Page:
Ed Stetzer, a professor and executive director of the Billy Graham Center for Evangelism at Wheaton College, challenged pastors and church members to reflect Jesus’ compassion for the lost. 

“When we pray that Jesus would send people to his harvest, we feel the depth of compassion for his mission and the people, and in doing so our hearts align with his,” Stetzer said in a message from Matthew 9:35-38. “When we pray, we see people for who they truly are—in desperate need of the Good Shepherd for their souls. 

“I’m actually not so convinced the issues are that we don’t know how to share or whether we should share. I think the issues are that we don’t hurt for people like the Good Shepherd hurts for his lost sheep.”

—Ed Stetzer, executive director of the Billy Graham Center for Evangelism at Wheaton College

“I’m actually not so convinced the issues are that we don’t know how to share or whether we should share. I think the issues are that we don’t hurt for people like the Good Shepherd hurts for his lost sheep.”

Stetzer noted that Jesus’ command to his disciples to pray for gospel workers directly preceded his sending them out as those workers. Part of the answer to their prayer is their own obedience, he said.

“Praying for an evangelistic outpouring without knowing your neighbors is ultimately a fool’s errand,” Stetzer told the crowd. He then narrowed his focus to the pastors in the room and exhorted them not just to preach the gospel but to also share it with their own neighbors.

“If you won’t do it, don’t expect your church members to do it,” Stetzer said.

Jerry Vines, former SBC president and pastor emeritus at First Baptist Church in Jacksonville, Fla., delivered a message from Psalm 126 and said every church must prioritize evangelism.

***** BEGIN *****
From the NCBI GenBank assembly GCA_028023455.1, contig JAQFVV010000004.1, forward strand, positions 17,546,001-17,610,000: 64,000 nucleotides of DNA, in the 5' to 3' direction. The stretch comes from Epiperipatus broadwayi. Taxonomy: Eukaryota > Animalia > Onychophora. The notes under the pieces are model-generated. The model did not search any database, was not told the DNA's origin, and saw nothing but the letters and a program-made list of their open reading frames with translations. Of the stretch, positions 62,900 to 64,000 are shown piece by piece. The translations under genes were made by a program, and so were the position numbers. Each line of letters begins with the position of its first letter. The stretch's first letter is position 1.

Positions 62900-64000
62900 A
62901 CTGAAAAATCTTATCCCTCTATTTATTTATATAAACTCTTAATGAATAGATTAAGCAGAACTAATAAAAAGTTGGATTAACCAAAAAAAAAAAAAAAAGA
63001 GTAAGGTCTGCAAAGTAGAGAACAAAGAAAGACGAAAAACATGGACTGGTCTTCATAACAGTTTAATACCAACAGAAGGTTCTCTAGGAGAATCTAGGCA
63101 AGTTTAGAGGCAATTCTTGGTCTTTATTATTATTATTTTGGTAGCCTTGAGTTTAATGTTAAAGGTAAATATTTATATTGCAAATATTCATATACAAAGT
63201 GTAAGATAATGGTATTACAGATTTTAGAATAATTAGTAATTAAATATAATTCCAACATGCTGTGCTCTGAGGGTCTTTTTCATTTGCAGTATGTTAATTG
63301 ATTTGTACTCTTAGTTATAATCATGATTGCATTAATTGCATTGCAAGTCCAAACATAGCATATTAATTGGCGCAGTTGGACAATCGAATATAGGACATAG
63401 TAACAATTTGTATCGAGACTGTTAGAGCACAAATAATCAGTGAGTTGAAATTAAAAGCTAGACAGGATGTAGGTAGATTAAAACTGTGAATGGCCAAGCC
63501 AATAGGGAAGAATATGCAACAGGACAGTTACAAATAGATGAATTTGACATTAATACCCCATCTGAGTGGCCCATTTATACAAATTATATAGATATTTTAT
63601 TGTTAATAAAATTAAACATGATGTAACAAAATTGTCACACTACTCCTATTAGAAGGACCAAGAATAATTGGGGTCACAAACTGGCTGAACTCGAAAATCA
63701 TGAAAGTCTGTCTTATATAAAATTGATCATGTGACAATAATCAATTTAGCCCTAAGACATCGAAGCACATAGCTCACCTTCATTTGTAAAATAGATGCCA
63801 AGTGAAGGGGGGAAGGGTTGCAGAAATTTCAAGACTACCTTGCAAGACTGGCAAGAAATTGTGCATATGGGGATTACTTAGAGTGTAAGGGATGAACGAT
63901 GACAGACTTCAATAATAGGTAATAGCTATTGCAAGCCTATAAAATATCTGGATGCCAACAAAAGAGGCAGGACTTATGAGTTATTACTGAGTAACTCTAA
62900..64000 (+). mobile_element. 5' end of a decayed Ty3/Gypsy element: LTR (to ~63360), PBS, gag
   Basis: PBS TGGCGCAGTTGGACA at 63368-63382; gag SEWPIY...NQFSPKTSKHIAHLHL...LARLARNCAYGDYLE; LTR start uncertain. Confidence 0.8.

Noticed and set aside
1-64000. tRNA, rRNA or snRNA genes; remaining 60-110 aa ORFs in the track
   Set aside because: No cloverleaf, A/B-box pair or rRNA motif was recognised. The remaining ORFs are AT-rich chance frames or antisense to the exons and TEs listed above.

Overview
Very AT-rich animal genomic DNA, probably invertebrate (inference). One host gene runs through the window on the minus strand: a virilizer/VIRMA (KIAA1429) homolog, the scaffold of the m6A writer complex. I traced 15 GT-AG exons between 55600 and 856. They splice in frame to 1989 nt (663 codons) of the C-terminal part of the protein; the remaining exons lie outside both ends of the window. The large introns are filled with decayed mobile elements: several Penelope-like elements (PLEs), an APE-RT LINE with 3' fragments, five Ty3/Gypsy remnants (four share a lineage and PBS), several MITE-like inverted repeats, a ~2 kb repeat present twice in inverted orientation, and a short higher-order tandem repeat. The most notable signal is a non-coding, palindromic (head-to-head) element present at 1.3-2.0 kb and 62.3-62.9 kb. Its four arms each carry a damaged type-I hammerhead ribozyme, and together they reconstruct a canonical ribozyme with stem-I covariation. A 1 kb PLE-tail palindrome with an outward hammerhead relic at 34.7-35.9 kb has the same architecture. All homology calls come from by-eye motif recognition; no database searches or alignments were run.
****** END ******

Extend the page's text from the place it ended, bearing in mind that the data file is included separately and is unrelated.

“Intertwined into the warp and woof of all of the programs in our churches has to be the golden strand of evangelism,” Vines said.

“Somewhere along the way we got the idea that the lost are supposed to come to the church, and so we think all you have to do is put up a sign that says, ‘Come on in you sinners and get saved.’ Yet the Bible makes it very clear that the lost are not invited to come to the church, but the church is commanded to go to the lost.

“You know what Southern Baptists need? We just need to get back out there on the field sowing the seed.”

SBC President Steve Gaines, pastor of Bellevue Baptist Church near Memphis, Tenn., preached from Acts 2:14-41 on the necessity of gospel preaching, which he said must be prophetically declared, scripturally based, Christ-centered, evangelistically persuasive, and spiritually fruitful.

“There is nothing going on in this world that God cannot repair through biblical preaching. Gospel preaching, in my opinion, is the need of the hour,” Gaines said.

“God is looking for men who will share Jesus from the pulpit and preach the Word of God.”

In 2018, the Empower Conference will return to the Irving Convention Center in Las Colinas, Feb. 26-27.